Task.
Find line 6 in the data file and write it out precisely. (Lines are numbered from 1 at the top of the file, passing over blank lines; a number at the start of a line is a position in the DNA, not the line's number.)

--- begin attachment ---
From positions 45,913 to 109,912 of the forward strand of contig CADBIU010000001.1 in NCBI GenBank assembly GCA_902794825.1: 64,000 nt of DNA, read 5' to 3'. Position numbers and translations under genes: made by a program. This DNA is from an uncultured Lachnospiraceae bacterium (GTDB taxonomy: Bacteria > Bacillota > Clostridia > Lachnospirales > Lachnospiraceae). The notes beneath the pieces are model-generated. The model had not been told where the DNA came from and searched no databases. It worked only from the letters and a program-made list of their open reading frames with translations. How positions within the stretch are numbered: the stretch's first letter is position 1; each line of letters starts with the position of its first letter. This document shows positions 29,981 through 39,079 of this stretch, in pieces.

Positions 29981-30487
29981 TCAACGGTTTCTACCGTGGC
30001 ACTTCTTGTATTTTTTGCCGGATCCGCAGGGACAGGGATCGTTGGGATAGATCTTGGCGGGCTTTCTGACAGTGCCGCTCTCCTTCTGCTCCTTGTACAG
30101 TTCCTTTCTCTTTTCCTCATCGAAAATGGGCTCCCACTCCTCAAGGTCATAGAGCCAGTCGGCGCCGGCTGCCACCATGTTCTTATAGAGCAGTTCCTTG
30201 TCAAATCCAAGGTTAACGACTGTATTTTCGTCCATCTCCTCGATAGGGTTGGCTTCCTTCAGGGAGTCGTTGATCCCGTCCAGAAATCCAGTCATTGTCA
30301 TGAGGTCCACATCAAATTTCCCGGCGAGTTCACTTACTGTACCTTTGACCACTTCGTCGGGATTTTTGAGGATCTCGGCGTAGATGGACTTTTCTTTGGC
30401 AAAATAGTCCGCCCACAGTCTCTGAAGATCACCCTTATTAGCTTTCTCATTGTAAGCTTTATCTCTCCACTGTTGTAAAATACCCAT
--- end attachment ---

30201 TCAAATCCAAGGTTAACGACTGTATTTTCGTCCATCTCCTCGATAGGGTTGGCTTCCTTCAGGGAGTCGTTGATCCCGTCCAGAAATCCAGTCATTGTCA